By Bill Britt
Alabama Political Reporter
Controversy still clings to HB317, also known as The Alabama Jobs Enhancement Act, despite the substitute added Tuesday that, at first blush, appears to fix problems with the original bill. Concerns remain.
The mystery of why a substantial change to the Ethics Act is linked to amendments addressing business development and contract negotiations, etc. can’t help but raise questions. Perhaps the answers can be found in emails between former Gov. Bob Riley and then Speaker of the House Mike Hubbard exposed during Hubbard’s criminal trial.
For anyone trying to understand any proposed revision to the state’s ethics laws must first realize that every change, good or bad, leads back to a Lee County courtroom where Hubbard was found guilty of 12 felony counts of breaking the ethics laws he helped to create.
It is also vital to understand that powerful businessmen were involved in Hubbard’s crimes, and these wealthy individuals could have been charged along with Hubbard. So, when reviewing alterations to any section of the ethics code, it is also instructive to remember who testified at Hubbard’s trial and who could have been indicted along with him.
So it is with HB317.
Referred to as, “the economic development bill,” around the State House, HB317 owes its origins to the Secretary of Commerce Greg Canfield and yet unknown parties or party.
As initially proposed, the bill would have served as a get-out-of-jail-free card for lawmakers and public officials who would want to commit the same crimes as Hubbard. The House amended the Canfield bill to mostly prevent public officials from following Hubbard’s crooked example.
A substitute to HB317, excludes, “public officials or employees – anyone who works for a lobbyist, or anyone who is a lobbyist, in fact.” This sentence seems to clear up many concerns about loopholes.
However, often when reviewing legislation that excludes a certain class of people, it is necessary to figure out who is not excluded. In the case of HB317, it seemingly offers a thorough list of people who are prevented from being paid for economic development. But a very powerful class is not listed in the prohibitive section. A key omission from the prohibited class are principals.
In Hubbard’s trial, he was convicted of asking for and receiving a thing of value from a principal. However, these principals were not charged but could have been because it is also a crime for a principal to give a thing of value to a lawmaker.
If HB317 passes and is signed into law by Gov. Kay Ivey, principals will be able to give public officials things of value because they are acting as “economic development professionals.” The key to understanding how this works is an added section to HB317 that allows for “less than full-time,” economic development professionals. Any of the principals who lavished Hubbard with money could do the same for other public officials under the less than full-time exception.
How would this work?
The legislation passed in the House and sent to the Senate added a new class of individuals known as “economic development professionals,” who are not subject to the ethics act the way lobbyists or principals are under Alabama code.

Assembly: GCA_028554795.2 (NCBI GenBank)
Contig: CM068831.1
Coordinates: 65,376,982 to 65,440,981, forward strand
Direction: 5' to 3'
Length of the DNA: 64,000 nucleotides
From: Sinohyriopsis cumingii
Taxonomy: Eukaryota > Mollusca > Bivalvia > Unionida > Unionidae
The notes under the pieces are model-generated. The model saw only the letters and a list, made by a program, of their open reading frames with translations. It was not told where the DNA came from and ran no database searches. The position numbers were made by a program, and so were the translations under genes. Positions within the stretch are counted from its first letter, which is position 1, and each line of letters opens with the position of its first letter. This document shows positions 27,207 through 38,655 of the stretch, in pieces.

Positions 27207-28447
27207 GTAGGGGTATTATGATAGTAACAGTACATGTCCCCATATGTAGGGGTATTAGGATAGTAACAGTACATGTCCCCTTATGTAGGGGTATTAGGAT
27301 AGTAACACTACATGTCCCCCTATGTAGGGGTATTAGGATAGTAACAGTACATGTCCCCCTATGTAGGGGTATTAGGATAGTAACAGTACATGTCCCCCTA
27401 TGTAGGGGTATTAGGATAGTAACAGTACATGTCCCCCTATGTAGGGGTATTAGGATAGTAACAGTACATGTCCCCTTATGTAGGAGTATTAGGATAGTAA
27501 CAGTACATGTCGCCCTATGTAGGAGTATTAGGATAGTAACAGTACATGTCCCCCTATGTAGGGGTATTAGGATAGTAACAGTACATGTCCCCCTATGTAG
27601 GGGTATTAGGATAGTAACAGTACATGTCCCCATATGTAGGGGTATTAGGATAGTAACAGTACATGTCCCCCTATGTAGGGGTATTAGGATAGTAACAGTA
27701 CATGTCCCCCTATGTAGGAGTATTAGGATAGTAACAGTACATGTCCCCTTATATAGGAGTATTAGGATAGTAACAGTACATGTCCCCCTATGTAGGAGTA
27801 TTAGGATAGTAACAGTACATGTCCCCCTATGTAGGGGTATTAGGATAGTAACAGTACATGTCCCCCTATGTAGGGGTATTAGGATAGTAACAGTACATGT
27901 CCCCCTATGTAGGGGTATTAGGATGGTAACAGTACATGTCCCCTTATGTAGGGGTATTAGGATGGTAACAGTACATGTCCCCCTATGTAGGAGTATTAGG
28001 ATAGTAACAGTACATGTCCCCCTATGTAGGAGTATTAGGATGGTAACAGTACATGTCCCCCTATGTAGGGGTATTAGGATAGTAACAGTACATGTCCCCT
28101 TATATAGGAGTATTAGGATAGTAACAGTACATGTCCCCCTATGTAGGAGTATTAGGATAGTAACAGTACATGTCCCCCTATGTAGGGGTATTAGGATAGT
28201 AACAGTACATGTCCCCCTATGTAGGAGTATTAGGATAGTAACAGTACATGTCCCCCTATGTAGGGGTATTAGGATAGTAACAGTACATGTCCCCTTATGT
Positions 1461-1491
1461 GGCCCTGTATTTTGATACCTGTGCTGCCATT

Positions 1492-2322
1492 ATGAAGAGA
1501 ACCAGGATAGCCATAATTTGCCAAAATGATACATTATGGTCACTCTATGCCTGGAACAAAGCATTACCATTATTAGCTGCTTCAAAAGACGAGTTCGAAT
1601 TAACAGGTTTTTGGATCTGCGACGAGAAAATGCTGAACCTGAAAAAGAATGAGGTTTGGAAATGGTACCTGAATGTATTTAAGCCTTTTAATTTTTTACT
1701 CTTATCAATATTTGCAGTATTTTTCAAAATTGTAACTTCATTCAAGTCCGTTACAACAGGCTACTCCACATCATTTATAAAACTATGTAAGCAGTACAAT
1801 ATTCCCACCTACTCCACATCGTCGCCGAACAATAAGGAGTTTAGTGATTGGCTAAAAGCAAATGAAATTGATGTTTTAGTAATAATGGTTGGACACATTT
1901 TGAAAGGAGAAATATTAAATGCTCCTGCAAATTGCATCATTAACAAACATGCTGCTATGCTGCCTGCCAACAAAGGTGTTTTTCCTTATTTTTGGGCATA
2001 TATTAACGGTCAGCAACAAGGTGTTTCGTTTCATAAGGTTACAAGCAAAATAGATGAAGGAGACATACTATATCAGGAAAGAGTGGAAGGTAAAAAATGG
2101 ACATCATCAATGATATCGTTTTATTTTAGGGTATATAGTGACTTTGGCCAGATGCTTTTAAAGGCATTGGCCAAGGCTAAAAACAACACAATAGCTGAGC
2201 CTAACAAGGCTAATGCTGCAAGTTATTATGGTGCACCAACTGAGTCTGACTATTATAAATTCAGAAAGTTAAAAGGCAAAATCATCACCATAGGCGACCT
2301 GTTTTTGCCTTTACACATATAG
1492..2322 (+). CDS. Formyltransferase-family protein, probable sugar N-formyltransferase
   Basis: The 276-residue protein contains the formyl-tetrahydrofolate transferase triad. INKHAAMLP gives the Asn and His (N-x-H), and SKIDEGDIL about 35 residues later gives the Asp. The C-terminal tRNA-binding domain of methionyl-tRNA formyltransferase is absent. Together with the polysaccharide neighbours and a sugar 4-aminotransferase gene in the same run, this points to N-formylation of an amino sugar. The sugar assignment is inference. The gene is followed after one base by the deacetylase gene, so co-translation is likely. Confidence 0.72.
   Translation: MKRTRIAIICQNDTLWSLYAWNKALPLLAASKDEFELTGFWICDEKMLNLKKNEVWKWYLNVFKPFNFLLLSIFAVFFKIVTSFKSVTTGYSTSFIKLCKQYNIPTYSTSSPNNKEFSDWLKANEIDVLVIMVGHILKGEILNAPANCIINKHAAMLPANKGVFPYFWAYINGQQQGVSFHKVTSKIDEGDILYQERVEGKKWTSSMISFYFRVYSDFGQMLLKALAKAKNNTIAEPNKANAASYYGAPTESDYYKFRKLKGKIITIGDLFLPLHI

Section 36-25-1.1 states:
“Lobbying includes promoting or attempting to influence the awarding of a grant or contract with any department or agency of the executive, legislative, or judicial branch of state government.”
Why HB317 even attempts to rewrite portions of the ethics code piecemeal is puzzling since the essence of the bill revolves around section 41-29-3, which actually deals with economic development.
Emails gathered during the Hubbard investigation present a scheme where Hubbard suggests that Riley, a registered lobbyist, with Bob Riley and Associates, could use to skirt the new ethics law by claiming to be a “strategic business consultant.”
Hubbard further elaborates on the plot writing, “I still believe that you are a ‘strategic business consultant’ [sic] not a lobbyist. You could hire a lobbyist for BR&A – a Riley Team person who will do it [lobby] for virtually nothing.”
Exchange the words strategic business consultant for economic development professional, and HB317 becomes a pathway around the current ethics statutes as suggested by convicted felon Mike Hubbard in a 2011 email.
Is the section in HB317 creating a special class of economic development professionals just a newer version of Hubbard’s scheme? It certainly looks like it.
Amendments made to 41-29-3 in HB317 primarily have to do with revising notifications and confidentiality provisions needed when negotiating projects such as the recent agreements with the state and Toyota-Mazda. There are other changes, but all are directly related to issues that reportedly would increase business investments and growing Alabama’s job base.
These amendments under HB317 are said to be needed, and the economic development community interests are solidly behind altering state law as it applies to these statutes.
The question as to why the legislature is amending the ethics code along with laws dealing with economic development is puzzling — unless you remember Hubbard’s trial, and his emails.
“Those ethics laws…what were we thinking?” Mike Hubbard in a 2011 email to Bob Riley.
APR will provide more analysis of HB317 in the coming days.